Valuing a home in a Texas divorce: What you should know

Assessing the true value of a home should be the first step couples divorcing in Texas should take when considering dividing the property.

For many people going through a divorce in Texas, the family home is the largest asset that is at stake. State law dictates that community property, or that which is acquired by either spouse after the marriage, is divided in a "just and right" fashion. That does not necessarily mean property is split evenly, but rather equitably.

In order to determine how to divide the house, it is imperative to find the true value of the asset. There are several items people should be aware of when assessing the home.

Does a comparative market analysis suffice?

Real estate agents often use comparative market analyses to determine how a home may be valued. These reports take into account the selling price of similar homes in the area. Some people use these to gauge the value of the home because the reports may be pulled at a cheaper cost than getting an appraisal.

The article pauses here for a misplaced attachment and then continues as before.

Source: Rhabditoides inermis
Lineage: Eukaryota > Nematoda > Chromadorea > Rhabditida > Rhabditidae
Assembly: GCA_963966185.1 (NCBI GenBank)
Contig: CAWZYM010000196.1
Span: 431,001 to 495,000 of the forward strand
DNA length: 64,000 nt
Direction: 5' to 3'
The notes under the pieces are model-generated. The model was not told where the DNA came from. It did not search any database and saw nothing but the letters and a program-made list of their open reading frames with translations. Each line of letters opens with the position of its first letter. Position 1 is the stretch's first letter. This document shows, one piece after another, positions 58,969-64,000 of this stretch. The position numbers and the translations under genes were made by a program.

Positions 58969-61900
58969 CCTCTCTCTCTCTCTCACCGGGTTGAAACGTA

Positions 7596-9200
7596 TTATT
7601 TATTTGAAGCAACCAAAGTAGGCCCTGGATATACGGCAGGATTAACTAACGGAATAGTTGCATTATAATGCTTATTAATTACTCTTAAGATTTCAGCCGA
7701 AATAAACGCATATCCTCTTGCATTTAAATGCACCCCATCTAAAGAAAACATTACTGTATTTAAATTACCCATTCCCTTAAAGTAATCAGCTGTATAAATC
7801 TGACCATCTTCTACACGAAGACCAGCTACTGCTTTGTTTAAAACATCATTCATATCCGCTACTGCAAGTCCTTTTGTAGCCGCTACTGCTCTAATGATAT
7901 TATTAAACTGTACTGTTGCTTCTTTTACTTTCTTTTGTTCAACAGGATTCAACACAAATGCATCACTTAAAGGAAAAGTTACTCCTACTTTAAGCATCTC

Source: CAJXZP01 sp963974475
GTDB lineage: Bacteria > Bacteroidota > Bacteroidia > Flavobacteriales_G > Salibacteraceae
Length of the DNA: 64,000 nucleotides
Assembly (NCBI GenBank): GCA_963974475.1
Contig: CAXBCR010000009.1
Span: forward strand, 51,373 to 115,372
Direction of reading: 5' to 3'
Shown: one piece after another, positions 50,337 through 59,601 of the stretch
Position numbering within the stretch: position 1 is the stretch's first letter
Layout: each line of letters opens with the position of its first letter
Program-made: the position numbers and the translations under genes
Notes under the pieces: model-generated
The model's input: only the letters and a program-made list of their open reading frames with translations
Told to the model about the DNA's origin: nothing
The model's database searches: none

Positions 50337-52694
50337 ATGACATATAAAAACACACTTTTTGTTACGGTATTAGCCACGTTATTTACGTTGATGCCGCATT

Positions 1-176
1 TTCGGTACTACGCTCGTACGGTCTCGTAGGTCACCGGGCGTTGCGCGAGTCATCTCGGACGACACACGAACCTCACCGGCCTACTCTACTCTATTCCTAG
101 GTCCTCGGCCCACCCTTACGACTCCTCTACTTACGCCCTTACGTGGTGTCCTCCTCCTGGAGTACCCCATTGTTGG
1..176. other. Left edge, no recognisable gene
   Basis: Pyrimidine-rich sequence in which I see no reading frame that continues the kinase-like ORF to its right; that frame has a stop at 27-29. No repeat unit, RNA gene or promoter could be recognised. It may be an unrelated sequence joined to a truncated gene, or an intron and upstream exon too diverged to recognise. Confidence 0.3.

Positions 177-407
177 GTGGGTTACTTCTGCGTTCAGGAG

However, these reports do not always reflect the true value of the home. For example, a couple's home may have a number of high-end updates that are not reflected in the comparative market analysis.

Is an appraisal the best way to get the value?

Yes. More than likely, an appraisal is the most accurate way to determine how much a home is worth. Couples should work with a licensed appraiser, who will take the following factors into account:

  • The square footage of the home
  • The comparative market analysis
  • The condition of the house
  • How many bedrooms the house has
  • Any potential problems

Typically, an appraisal will cost the homeowner a few hundred dollars, but it is money well spent in terms of finding the true value of the home.

Now that we know the value, what happens?

There are several ways that people going through a divorce may decide to split the home. In some cases, the couple sells the home and splits any profit or losses equitably. This is where the appraisal again comes in handy, and it is a necessary part of setting a fair selling price and knowing where offers stand.

It is a little more complicated if one spouse wishes to stay in the home. In these instances, the spouse who stays essentially buys out the other spouse. This could be done through giving up other assets, such as a share in a retirement or bank account.

The Texas Department of State Health Services reports that in 2012 alone, there were 80,030 divorces across the state. That is a considerable number of people facing the difficult decisions that property division creates. Anyone who has concerns in this area should speak with a family law attorney.